Summary: Death is a terrible curse, but death will not have the last word. For death will die and what awaits those who are in Christ is glory.
The first funeral I presided over was for Mitch Mitchell. He died in his seventies of cancer. He died with his loving wife and family around him. The sanctuary was full for his funeral, even though he had not held important jobs and positions. He was simply a well-loved man. Soon afterwards I participated in the funeral of James Mitchell (not related) who died in his sixties from a heart attack. That was a sadder funeral, but his widow and only son (in his early twenties) held up reasonably well. But the funeral a few months later was the saddest. It was for Randy, the only son, who died in a car accident.
His funeral was the hardest to do because of the suddenness of his death and the overwhelming grief of his mother who had lost her husband and son. But he was not the youngest. This past January, Anni Jordan died at two and a half from a long illness she had had near birth. There was Alli Large, who died at the age of 26 after years of battling cancer.
Which is worse, by the way, to die suddenly or through illness that gives time to settle one’s affairs and say goodbye? With the former, you experience little pain and don’t have time to fear death. But then, you don’t get to say goodbye to your loved ones, which they regret, not to mention their having to weather the shock of an unexpected loss. But with the latter, there is time to think about death and to fear it. Then there is the pain and discouragement of growing sicker and feebler, and the burden put on loved ones to care for you.
Which is better, to die young before “one’s time,” or old beyond “one’s time.” Is it better to be mourned by many who, though they bemoan your early death, will remember you in the prime of life; or is it better to live to old age when you have outlived most of your peers? No one mourns your early passing, but then few recall you in your younger years, and you have had time to regret lost relationships and lost strength.
When we were in seminary, Ginger had a job as a home care assistant helping the elderly. I remember being in one house and looking at a picture of a beautiful woman, probably in her 20s. It was a picture of the woman Ginger was helping. We did not know that young woman. We did not know her as a young woman newly married, like we were. How many times have I heard the phrase, “If you had only known her/him when she/he was younger.” But that fate awaits us all if we live long, because we have bodies that age and weaken.
But it seems sadder to die young, such as Annie who barely began life, or Alli who died at the age when her friends were getting married. There is my friend and spiritual mentor, Rich Scheer, who died of leukemia as he was preparing for the ministry, and James Boice, who died in the prime of his ministry. Such deaths seem more tragic, more wasteful.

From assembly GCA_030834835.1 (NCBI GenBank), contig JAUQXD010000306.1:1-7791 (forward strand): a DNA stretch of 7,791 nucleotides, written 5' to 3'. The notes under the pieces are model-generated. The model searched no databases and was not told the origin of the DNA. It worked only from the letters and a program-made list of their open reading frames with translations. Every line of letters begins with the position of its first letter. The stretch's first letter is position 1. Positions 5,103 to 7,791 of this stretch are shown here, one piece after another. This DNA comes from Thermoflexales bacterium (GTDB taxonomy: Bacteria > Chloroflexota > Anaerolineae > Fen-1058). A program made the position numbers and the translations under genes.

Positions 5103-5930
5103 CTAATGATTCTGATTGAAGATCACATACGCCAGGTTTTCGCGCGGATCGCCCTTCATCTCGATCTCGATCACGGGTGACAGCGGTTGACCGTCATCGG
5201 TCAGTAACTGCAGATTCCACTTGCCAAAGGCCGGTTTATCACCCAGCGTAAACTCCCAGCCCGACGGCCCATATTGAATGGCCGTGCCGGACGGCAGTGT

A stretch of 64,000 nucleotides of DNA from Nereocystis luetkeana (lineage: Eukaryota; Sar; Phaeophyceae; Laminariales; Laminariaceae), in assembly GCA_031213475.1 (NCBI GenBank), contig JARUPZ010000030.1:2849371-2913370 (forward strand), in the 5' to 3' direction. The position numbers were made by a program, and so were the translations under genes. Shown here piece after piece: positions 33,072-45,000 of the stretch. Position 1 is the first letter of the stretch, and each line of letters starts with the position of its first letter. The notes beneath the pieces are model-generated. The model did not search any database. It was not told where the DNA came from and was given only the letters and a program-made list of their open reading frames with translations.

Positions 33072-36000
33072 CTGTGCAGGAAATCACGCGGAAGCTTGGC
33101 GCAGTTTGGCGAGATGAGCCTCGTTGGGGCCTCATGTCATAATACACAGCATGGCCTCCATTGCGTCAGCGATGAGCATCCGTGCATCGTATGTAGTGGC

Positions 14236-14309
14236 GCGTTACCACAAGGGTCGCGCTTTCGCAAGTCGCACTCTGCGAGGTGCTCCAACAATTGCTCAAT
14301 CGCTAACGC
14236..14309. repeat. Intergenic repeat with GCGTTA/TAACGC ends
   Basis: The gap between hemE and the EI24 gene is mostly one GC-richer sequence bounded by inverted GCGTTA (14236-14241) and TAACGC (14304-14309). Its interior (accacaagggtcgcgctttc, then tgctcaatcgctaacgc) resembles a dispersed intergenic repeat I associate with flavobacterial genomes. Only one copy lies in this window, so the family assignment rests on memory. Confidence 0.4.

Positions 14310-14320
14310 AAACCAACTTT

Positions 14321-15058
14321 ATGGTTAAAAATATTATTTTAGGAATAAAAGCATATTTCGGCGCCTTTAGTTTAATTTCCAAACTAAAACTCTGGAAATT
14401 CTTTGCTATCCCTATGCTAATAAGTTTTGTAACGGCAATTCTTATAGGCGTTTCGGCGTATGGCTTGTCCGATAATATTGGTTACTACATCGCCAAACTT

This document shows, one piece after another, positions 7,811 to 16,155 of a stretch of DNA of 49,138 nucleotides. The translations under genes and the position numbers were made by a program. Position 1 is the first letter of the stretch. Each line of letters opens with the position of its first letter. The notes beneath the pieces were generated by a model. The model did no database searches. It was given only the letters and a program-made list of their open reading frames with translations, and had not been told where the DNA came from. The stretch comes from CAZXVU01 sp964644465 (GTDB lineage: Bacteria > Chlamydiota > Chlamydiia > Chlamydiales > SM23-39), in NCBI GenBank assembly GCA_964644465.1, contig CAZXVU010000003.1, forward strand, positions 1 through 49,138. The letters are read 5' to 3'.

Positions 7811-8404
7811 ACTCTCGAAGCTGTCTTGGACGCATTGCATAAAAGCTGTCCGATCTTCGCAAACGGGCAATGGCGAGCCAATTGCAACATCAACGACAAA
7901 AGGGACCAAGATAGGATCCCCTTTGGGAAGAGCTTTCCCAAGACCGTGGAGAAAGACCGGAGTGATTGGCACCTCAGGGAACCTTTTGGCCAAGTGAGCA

Is there ever a “right time” to die? I’ve never heard someone who lost a dearly loved one say, “Glad to see him or go. Good timing.” The only times in which we welcome death for ourselves or our loved ones is when death brings an end to suffering. But it is the end of suffering, not the end of life, certainly not the departure of the person we loved, that we welcome. Even then, the grief is great. We all know – perhaps we have been the ones – husbands and wives who for months, even years, wore themselves out taking care of spouses who died of debilitating illnesses. We would think that when death came, they would be relieved, but instead, their grief is doubled.
And what of "good" deaths and "bad" deaths? We talk about wanting to die a good death or hoping not to have a bad death. We mean, of course, the circumstances. To die young is a bad death; so is to die in pain or violently; or to die by accident ("he shouldn't have died"). To die in old age is a good death if there is no pain and loved ones are around. It is okay to die suddenly after a certain age (what age?) and if one's health had begun to decline (thus avoiding a drawn out death). We dread the death of debilitating illness. Listen to John Donne's first essay that he wrote during a time of serious illness:
Variable, and therefore miserable condition of Man; this minute I was well, and am ill, this minute. I am surprised with a sudden change, and alteration to worse, and can impute it to no cause, nor call it by any name. We study health, and we deliberate upon our food, and drink, and exercises; and we hew and polish every stone that goes to that building, our body; and so our health is a long and regular work. But in a minute a canon batters all, overthrows all, demolishes all; a sickness unprevented for all our diligence, unsuspected for all our curiosity; nay, undeserved, if we consider only disorder, summons us, seizes us, possesses us, destroys us in an instant. O miserable condition of Man, which was not imprinted by God, who as he is immortal himself, had put a beam of immortality into us, which we might have blown into a flame, but blew it out by our first sin… So that now, we do not only die, but die upon the rack, die by the torment of sickness; nor that only, but are pre-afflicted, super-afflicted with these jealousies and suspicions and apprehensions of Sickness, before we can call it a sickness; we are not sure we are ill; one hand asks the other by the pulse, and our eye asks our urine, how we do. O multiplied misery! we die, and cannot enjoy death, because we die in this torment of sickness…